What Causes Autoimmune Diseases?

An autoimmune disease is a condition in which our bodies attack themselves.  Read on to learn more about its causes and the ways to prevent it.

Who autoimmune diseases affect the most

Autoimmune diseases affect both genders, but statistics show that women suffer from them the most.  In general, autoimmune diseases are three times more common in women than men!

The age old problem – recognition – or lack of it

Recognition is one of the major problems with autoimmunity- it is yet to be recognized by modern medicine as as a bonafide category of disease.  This is partially because it crosses the boundaries of specialist areas like endocrinology, gastroenterology, neurology, rheumatology, and more,  and little attention is given to autoimmunity as the root cause.

The focus is treating symptoms – not seeking out the root cause

Most medical professionals are concerned with treating the symptoms of a disease, rather than seeking out the root cause. They do what they are trained to do: identify a disease and mask it with prescribing appropriate medication to deal with the symptoms.

Scientists May Have Finally Found The Trigger for Autoimmune Diseases

A 2017 study published in Cell studied rogue B cells in mice.  Under normal conditions, B cells produce antibodies that trigger the immune cells to attack harmful foreign substances. But, when researchers looked at these cells more closely, they found that there is something in them that was actually attacking the immune system.

According to one of the study’s researchers Michael Carroll from Boston Children’s Hospital and Harvard Medical School, the rogue B cells pointed them towards epitope spreading, a situation in which the body begins attacking different foreign substances that shouldn’t be attacked.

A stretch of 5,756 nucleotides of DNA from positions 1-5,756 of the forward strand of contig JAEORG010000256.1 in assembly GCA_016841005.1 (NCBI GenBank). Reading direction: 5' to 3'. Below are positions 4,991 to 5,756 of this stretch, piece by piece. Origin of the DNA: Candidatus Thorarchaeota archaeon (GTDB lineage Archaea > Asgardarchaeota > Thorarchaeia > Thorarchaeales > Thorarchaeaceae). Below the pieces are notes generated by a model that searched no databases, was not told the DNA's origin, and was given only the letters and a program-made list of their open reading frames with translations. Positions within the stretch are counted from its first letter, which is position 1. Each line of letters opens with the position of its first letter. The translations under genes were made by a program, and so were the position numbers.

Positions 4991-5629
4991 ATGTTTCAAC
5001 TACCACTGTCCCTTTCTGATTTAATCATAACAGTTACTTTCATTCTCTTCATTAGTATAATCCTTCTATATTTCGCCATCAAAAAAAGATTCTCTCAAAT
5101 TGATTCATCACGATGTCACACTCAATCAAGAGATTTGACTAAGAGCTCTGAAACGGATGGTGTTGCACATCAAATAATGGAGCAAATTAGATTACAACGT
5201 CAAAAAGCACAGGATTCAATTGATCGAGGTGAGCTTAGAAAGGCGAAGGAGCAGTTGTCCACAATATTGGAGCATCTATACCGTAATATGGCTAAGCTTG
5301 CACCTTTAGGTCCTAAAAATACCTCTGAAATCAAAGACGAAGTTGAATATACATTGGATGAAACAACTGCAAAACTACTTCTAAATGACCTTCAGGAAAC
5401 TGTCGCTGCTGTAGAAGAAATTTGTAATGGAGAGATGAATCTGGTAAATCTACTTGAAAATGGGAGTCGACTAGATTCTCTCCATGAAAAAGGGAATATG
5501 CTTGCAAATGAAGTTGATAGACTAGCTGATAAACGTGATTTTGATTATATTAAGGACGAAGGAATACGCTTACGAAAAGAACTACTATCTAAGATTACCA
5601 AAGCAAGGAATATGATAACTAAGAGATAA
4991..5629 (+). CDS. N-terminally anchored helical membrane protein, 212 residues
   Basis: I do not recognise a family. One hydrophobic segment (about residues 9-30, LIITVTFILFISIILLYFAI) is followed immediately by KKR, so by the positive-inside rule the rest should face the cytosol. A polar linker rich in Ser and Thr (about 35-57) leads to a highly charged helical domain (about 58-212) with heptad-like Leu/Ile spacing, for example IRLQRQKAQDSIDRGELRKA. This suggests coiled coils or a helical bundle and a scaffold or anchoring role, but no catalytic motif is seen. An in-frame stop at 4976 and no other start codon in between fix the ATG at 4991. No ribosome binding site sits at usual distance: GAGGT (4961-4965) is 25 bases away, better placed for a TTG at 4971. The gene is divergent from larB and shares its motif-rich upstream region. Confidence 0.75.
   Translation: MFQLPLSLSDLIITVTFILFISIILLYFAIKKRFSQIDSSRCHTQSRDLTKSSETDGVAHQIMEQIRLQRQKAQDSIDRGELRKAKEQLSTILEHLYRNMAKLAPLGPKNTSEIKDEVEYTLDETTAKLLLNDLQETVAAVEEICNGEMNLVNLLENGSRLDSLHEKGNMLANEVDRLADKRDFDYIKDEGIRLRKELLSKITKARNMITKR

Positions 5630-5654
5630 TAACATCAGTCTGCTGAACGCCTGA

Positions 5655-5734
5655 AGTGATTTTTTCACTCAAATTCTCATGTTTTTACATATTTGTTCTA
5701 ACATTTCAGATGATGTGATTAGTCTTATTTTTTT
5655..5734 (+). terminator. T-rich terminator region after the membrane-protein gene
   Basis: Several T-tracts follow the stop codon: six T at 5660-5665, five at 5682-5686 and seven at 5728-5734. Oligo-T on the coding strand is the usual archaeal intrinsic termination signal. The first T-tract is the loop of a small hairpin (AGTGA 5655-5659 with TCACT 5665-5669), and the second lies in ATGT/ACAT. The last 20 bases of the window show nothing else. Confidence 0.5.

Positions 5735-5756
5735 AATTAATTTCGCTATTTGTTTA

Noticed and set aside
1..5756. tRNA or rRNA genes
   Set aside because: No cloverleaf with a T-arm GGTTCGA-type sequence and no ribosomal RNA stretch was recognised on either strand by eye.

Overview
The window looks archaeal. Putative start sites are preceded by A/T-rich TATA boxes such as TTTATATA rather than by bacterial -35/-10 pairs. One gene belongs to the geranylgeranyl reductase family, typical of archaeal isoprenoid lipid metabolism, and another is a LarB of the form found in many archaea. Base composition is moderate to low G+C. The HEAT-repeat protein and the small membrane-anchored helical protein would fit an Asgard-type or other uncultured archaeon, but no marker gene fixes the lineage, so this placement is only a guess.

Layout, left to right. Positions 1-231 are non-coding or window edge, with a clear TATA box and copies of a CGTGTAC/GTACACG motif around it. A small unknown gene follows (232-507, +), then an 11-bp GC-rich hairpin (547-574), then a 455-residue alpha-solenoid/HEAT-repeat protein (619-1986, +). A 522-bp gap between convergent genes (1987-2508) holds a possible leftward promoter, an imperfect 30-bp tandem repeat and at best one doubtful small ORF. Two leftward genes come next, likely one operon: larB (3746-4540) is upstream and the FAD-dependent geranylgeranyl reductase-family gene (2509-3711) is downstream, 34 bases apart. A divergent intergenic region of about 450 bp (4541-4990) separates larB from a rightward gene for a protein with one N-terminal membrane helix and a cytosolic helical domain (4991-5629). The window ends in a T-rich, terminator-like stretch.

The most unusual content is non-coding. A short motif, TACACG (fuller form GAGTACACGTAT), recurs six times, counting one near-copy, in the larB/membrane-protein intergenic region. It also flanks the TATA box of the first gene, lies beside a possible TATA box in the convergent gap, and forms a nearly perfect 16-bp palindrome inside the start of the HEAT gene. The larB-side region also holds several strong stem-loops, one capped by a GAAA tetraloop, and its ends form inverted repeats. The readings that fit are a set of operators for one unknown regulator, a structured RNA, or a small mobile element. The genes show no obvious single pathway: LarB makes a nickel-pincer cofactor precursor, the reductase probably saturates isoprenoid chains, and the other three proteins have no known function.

The Surprising Findings

When B cells start sensing these negative bodies, they group into germinal centers, in which B cells fight each other in order to identify the ones that are best suited to combat the foreign bodies.

“Over time, the B cells that initially produce the ‘winning’ autoantibodies begin to recruit other B cells to produce additional damaging autoantibodies – just as ripples spread out when a single pebble is dropped into water,” said Søren Degn from Boston Children’s Hospital and Aarhus University in Denmark.

“This finding was such a surprise,” said Carroll. “It not only tells us that autoreactive B cells are competing inside germinal centres to design an autoantibody, but then we also see that the immune response broadens to attack other tissues in the body, leading to epitope spreading at the speed of wildfire.”

Undiagnosed and untreated in the early stages

Due to the lack of recognition among conventional medical experts, autoimmunity often goes undiagnosed.  This is not surprising though, given that women with autoimmune disease often experience symptoms that come and go.

Prevention is better than cure – Causation in the key

Prevention is always better than the cure, especially in cases when no cure is actually available.  Being a relatively young disease, little money is given to research autoimmunity. Most people would say that no one knows what really causes the immune system to react as it does in case of autoimmunity, but it is believed that it could be due to:

  • Toxins
  • Bacterial agents
  • Viruses
  • Environmental issues

Sunlight and Lupus – and other possible factors of what causes  autoimmune disease

Sunlight is a well- known cause of Lupus disease, which can not only act as a trigger, but it can also aggravate the condition. Other possible causes include:

  • Pregnancy (linked to hormone imbalance)
  • Hormone imbalance
  • Severe stress
  • Aging

Dealing with inflammation (what causes Autoimmune Disease)

To sum up, what we know with certainty is that autoimmune diseases cause inflammation in the body.  One of the best all-natural ways to deal with inflammation includes eating healthy diet that involves lots of fresh foods that combat inflammation.  Good sources include:

  • Capsicums and chilies
  • Tomatoes
  • Extra virgin olive oil
  • Fresh berries
  • Sharp cherries
  • Beets
  • Spices such as Ginger and Turmeric
  • Garlic
  • Fatty fish which is rich in omega-3
  • Dark leafy greens
  • Nuts
  • Low fat dairy products
  • Onions